Crochet Jean Patch

I bought a pair of light brown distressed stretch jeans, but they had a bit more distressing than I liked. The one hole exposed a good part of my thigh.

I saw Pinterest posts with crochet jean patches, so I thought I’d try this method. None that I could find were very specific, so I decided to figure it out as I went. I started by taking measurements of the area while wearing them, then dividing that in half and cutting a piece of styrofoam to insert into the leg to prevent me from getting the crocheting too tight. I cut all the connecting threads. With a needle and yarn, I did a blanket stitch about every 1/4″ around the hole, and then started a single crochet for the first round.

I did an hdc row for #2 and dc’s for row 3, decreasing when it seemed like the stitches would be bunched up or too close together. This seemed better to me than trying to do some fancy math on a shape that was not really a true oval. It worked out well. For the third row, I did a 3dc cluster every third stitch on the sides and every 4th stitch on the corners. After that, it seemed like I could just slip stitch it closed, which is what I did. I thought it turned out great!


Yarnthreads Almost FUBAR

Well, not exactly but almost? I think it happened when I changed hosts and my sql file became corrupted last June, and I hadn’t realized it. Well, I hadn’t been keeping up with my projects on this site and finally got the energy to move it which was economically better. I didn’t check all aspects of the site and unknown to me the site was going downhill fast.


First I had trouble logging in, then it turned into a redirection loop. I couldn’t get into the backend. Research told me I might need to repair my database tables. so I went into phpmyadmin and repaired. Wow, I got in, so happy! But little did I know that was just the tip of the iceberg. I couldn’t post new pages or posts. I looked at the error log and it kept repeating that I had duplicate primary key errors in different tables of the database. I researched and worked on it about a day and tried all suggestions; nothing worked for me.


I had a feeling the database errors were expansive, and with my lack of knowledge on how to fix databases, I figured I’d better do a whole database refresh. I found a plugin that replaces a database with fresh tables but keeps your user ID so you can get back in. So I backed up my posts ans pages and installed the plugin. I ran it and gee, Wordfence blocked me from doing it! So I uninstalled Wordfence and tried again. It still blocked me. I remembered that there were a bunch of tables in the database that were Wordfence related, so I went in and dropped all those tables. I thought “gee, now it should work” -NOT. I went into the site files via FTP and there was no plugin folder– where the heck was Wordfence still operating from?? After another session of research, I found a plugin that removes ALL of Wordfence “stuff”. I ran it and it worked, I got my ability to post back!


Then I imported my pages and posts, but some were messed up or missing altogether, including media. So I spent today getting all existing posts and pages back up to pre-catastrophe. NOW to get back to what I had intended to do- create all the projects I’ve completed since I dropped the ball a year ago. Oh, and I’ve decided not to try to make money on this site, it’s just for me. Now I can write whatever I want!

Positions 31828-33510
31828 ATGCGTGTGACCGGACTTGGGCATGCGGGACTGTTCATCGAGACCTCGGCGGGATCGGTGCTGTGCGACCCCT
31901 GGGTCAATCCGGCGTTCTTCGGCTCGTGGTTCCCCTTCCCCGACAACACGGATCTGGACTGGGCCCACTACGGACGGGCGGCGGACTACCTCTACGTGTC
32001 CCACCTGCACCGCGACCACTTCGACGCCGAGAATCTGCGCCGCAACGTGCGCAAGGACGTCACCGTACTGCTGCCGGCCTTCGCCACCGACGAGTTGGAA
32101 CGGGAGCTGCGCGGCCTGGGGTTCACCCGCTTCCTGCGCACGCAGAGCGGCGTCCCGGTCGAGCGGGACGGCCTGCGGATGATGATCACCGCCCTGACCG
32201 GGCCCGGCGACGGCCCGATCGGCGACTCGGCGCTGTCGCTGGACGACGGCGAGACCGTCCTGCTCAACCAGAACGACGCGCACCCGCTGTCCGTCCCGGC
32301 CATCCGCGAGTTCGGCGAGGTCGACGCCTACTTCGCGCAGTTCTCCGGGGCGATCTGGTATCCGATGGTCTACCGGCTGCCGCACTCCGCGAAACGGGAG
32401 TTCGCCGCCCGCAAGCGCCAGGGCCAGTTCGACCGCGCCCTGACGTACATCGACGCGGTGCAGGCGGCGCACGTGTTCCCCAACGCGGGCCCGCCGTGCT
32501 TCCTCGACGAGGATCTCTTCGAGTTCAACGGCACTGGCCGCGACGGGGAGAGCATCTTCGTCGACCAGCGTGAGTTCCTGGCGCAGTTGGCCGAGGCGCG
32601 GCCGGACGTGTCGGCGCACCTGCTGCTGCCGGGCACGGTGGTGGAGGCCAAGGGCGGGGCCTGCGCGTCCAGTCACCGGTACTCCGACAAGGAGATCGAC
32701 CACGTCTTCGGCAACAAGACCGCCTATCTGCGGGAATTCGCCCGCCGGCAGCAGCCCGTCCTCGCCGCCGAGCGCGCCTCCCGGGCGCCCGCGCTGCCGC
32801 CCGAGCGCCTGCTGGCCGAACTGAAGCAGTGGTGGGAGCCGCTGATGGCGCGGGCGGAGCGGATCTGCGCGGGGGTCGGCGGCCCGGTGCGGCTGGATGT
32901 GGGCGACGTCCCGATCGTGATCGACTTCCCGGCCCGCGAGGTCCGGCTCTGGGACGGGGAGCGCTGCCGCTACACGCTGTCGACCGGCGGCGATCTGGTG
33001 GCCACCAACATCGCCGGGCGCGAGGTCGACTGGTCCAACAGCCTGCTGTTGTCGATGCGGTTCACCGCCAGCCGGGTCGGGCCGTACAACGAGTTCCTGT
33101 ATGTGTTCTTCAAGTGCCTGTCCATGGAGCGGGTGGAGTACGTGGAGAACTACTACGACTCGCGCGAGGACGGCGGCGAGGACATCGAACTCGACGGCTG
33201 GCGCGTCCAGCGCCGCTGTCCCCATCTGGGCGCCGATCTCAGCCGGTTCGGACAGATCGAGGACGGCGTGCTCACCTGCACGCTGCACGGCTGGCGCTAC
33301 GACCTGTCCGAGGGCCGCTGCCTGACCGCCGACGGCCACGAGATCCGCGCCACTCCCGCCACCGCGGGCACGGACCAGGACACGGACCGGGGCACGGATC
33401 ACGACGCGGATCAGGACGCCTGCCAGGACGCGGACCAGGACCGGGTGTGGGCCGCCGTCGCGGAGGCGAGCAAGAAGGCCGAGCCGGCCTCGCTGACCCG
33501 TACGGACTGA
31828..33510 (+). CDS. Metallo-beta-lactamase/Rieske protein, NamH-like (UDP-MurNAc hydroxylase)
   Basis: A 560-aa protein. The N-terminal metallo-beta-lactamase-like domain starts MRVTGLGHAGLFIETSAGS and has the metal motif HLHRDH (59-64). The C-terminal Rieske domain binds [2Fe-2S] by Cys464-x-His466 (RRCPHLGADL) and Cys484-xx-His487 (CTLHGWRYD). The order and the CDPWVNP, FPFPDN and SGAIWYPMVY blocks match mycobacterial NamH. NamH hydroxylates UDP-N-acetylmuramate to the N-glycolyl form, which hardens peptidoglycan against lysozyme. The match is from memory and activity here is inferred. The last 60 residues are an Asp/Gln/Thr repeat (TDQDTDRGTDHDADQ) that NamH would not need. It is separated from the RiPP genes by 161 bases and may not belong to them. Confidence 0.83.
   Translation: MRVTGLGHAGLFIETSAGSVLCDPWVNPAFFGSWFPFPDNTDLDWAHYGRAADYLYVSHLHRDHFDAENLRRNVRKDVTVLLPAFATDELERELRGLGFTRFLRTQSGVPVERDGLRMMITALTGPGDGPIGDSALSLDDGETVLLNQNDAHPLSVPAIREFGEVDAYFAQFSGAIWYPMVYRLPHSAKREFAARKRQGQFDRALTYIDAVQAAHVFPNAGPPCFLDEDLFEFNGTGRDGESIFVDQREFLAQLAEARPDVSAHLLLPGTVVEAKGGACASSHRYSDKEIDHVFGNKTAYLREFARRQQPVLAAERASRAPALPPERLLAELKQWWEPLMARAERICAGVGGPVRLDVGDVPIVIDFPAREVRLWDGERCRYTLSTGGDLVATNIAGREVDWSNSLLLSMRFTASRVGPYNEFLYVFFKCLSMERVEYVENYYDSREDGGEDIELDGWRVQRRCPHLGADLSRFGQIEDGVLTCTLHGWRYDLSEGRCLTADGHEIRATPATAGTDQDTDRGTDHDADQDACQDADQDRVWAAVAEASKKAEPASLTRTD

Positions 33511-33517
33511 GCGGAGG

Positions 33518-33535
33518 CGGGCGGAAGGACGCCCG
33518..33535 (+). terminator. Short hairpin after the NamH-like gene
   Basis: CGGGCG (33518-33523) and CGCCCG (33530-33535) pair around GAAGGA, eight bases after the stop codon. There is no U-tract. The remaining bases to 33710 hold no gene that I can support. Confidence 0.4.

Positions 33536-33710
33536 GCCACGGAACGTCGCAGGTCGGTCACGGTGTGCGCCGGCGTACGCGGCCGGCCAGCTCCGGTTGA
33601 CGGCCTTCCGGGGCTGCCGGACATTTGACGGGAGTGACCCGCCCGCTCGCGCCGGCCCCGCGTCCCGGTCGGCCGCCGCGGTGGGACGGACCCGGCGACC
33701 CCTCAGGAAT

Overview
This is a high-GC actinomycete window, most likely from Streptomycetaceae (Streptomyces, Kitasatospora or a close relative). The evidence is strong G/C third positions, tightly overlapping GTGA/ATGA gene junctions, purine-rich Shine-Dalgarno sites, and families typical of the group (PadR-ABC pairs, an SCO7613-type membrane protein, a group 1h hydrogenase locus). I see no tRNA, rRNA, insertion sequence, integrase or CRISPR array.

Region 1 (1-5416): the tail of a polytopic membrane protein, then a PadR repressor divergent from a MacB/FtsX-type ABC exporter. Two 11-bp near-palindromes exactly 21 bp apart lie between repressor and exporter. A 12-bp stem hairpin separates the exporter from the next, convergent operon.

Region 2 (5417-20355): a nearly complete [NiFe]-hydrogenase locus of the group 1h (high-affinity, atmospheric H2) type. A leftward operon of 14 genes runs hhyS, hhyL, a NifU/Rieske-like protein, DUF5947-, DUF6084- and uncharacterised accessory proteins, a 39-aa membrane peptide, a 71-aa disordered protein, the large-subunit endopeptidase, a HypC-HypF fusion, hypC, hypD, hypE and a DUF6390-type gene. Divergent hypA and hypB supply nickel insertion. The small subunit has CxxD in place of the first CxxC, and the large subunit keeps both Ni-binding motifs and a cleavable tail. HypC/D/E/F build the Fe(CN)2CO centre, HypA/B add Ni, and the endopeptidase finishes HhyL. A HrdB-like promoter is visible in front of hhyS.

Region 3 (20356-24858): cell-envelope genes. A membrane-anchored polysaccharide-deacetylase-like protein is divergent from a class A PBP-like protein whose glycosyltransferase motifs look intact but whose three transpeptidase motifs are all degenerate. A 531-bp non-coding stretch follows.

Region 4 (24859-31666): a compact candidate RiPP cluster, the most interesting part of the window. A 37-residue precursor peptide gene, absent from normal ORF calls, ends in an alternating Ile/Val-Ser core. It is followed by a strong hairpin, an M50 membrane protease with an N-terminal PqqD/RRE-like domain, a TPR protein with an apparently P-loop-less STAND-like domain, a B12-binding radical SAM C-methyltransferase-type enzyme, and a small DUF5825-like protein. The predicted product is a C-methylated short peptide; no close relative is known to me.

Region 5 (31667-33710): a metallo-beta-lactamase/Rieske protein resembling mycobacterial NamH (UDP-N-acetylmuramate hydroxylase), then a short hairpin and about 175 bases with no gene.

I have recently realized how much I love texture, especially in needlework and fabrics. Like most things in life, however, texture must be done thoughtfully in reasonable amounts. A little texture here and there goes a long way, and stands out to the eye.

Some of my favorite texture types:

Stainless Steel Knitting Needles

Ok, I’m not a newbie, so how come I have not heard of stainless steel needles until now? I guess I have not ventured out of my little world. I have used wooden needles for “slippery” yarns and nickel or aluminum for “sticky” yarns in the past.

Stainless steel just sounds good. They’re strong yet light, and very smooth, great for speed knitters. I have also heard that if you tend to knit too tightly, these needles can make a looser stitch in your project. And unlike nickel or aluminum, stainless steel is less likely to scratch or dent.

Here is the set I ordered on Amazon. This is a fantastic price for a whole set! I’ll post an update when I use them in a project. I’ll probably get some of these circular ones too.


Purpose of This Blog

I am writing this blog to hold myself responsible for the many projects I start and seem to never finish. At one time, every one of them was so important, so exciting that I just had to knit, crochet, spin or weave them. I have a voluminous yarn stash that takes over closet and attic space. I have spinning wheels, looms, knitting needles, crochet hooks and all kinds of accessories. My problem is I like it all, and when I see a new pattern or yarn, I pick it up like a crow picks up shiny or interesting things.

Finishing things is my problem. This blog can possibly help me (if I don’t leave the blog unfinished!).

I hope to share stories with others and maybe learn things and teach things.